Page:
The trial court expressed concern that any protection from disclosure which the Board might enjoy under the FOIA would be lost if the State's Attorney were allowed to voluntarily turn over Board documents in its possession. The court made the further finding that there was a reasonable probability that the Board would prevail on its complaint for declaratory judgment (No. 95-MR-89) to establish that the Council was not a public body subject to the Act, rendering records of its meetings nondiscoverable under the FOIA. Based on that finding, the court denied plaintiff's motion for judgment on the pleadings in No. 95-CH-44, and enjoined the State's Attorney from releasing the documents in No. 95-MR-89.

The trial court then "severed" the two cases, and plaintiff appeals cause No. 95-CH-44 under Supreme Court Rule 307(a)(1) (155 Ill. 2d R. 307(a)(1)), which permits appeals from interlocutory orders refusing an injunction. Plaintiff argues the trial court erred in refusing to grant its motion for judgment on the pleadings because the State's Attorney's answer admitted each element of plaintiff's claim for injunctive relief.

After filing the notice of appeal, plaintiff requested and received a prehearing conference from this court under Supreme Court Rule 310 (134 Ill. 2d R. 310). The purpose of the conference was to expedite the appeal as the State's Attorney represented to the court that it agreed with the plaintiff's legal position and intended to confess error. Although a short briefing schedule was set, the Board filed a petition to intervene and to supplement the record with the trial proceedings from the Board of Regents v. Reynard case (No. 95-MR-89). Over objection, this court granted the Board permission to intervene on appeal to protect whatever interest it had. The motion to supplement the record was taken with the case, and we now grant that motion taking judicial notice of the record which was before the trial court in the related litigation.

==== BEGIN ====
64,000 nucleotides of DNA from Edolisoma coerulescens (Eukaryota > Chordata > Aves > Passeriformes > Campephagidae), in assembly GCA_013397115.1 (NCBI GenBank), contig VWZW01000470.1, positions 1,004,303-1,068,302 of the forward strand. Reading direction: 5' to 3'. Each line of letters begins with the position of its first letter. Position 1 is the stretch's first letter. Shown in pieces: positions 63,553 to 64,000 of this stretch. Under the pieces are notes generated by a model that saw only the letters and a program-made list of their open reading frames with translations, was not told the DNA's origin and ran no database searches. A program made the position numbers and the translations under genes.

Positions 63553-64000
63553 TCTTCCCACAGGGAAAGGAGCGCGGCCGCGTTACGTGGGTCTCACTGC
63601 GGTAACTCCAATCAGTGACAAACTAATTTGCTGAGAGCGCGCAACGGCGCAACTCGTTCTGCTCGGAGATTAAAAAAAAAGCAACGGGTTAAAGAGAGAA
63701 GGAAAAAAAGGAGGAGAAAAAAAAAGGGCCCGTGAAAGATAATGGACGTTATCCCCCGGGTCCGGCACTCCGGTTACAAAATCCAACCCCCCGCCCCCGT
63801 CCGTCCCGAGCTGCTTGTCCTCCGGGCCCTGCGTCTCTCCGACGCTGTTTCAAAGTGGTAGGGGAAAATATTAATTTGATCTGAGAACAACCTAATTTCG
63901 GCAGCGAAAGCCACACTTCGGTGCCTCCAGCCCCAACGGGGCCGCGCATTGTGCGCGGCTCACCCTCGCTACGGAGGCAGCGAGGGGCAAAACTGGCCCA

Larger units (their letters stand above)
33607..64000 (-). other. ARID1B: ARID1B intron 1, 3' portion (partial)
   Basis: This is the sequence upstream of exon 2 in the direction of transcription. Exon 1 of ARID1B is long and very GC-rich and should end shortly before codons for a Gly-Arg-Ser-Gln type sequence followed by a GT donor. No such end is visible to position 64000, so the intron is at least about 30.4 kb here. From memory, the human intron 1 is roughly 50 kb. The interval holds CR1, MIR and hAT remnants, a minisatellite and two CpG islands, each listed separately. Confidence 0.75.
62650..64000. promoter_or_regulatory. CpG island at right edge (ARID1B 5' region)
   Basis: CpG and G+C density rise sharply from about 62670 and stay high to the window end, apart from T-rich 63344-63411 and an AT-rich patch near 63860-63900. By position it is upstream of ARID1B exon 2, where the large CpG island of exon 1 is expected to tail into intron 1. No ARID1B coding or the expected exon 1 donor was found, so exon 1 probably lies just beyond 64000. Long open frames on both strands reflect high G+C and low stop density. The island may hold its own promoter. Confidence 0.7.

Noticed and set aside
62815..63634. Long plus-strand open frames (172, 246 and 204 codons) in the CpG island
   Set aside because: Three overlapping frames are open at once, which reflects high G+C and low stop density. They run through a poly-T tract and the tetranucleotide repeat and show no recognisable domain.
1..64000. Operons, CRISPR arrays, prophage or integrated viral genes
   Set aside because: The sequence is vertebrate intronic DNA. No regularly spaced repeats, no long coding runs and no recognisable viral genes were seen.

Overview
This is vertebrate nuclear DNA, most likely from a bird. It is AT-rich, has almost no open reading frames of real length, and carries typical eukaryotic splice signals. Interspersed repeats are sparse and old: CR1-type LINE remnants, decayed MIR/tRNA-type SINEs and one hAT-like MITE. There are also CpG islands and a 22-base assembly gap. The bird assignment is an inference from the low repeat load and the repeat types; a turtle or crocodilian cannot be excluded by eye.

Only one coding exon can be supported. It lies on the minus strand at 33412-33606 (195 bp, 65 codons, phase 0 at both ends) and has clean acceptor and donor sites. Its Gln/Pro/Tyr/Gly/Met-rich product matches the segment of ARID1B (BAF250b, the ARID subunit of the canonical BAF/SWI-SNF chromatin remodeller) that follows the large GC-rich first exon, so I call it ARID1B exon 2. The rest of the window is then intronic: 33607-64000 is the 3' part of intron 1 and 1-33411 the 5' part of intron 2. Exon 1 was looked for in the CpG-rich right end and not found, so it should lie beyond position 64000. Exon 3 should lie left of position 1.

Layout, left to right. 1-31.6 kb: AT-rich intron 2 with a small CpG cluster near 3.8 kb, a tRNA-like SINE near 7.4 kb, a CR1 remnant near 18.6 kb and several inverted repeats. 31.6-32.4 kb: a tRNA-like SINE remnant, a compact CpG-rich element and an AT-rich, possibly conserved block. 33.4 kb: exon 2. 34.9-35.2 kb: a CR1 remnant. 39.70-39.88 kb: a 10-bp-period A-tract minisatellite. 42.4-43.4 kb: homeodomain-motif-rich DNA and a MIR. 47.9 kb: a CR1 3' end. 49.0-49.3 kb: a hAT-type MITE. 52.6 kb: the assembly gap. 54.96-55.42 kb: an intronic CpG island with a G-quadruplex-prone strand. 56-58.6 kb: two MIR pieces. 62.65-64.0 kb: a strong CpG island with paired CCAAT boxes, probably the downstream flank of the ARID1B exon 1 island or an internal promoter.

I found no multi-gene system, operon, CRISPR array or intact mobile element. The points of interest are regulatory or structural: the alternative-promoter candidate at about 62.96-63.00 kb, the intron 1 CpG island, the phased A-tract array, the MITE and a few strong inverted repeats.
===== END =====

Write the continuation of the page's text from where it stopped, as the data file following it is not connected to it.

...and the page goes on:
On appeal, plaintiff relies upon the traditional argument that under the FOIA, the burden of proof is on the defendant to establish that the material in question is exempt from disclosure. ( Baudin v. City of Crystal Lake (1989), 192 Ill. App. 3d 530, 535, 548 N.E.2d 1110, 1113, 139 Ill. Dec. 554.) In this case, in response to the FOIA request, the State's Attorney admitted possession of the documents and made no claim that any statutory exemption to disclosure pertained to them. Based on these admissions, plaintiff contends the documents must be released. The State's Attorney agrees, arguing that the Board has no authority to control the actions of the State's Attorney, and the State's Attorney is free to release documents in its possession if it chooses. The Board, in turn, contends that it has an interest in keeping the documents confidential, even though the State's Attorney does not share that interest, and argues strenuously that the documents are not subject to disclosure under the FOIA because the Council is not a public body subject to the Act.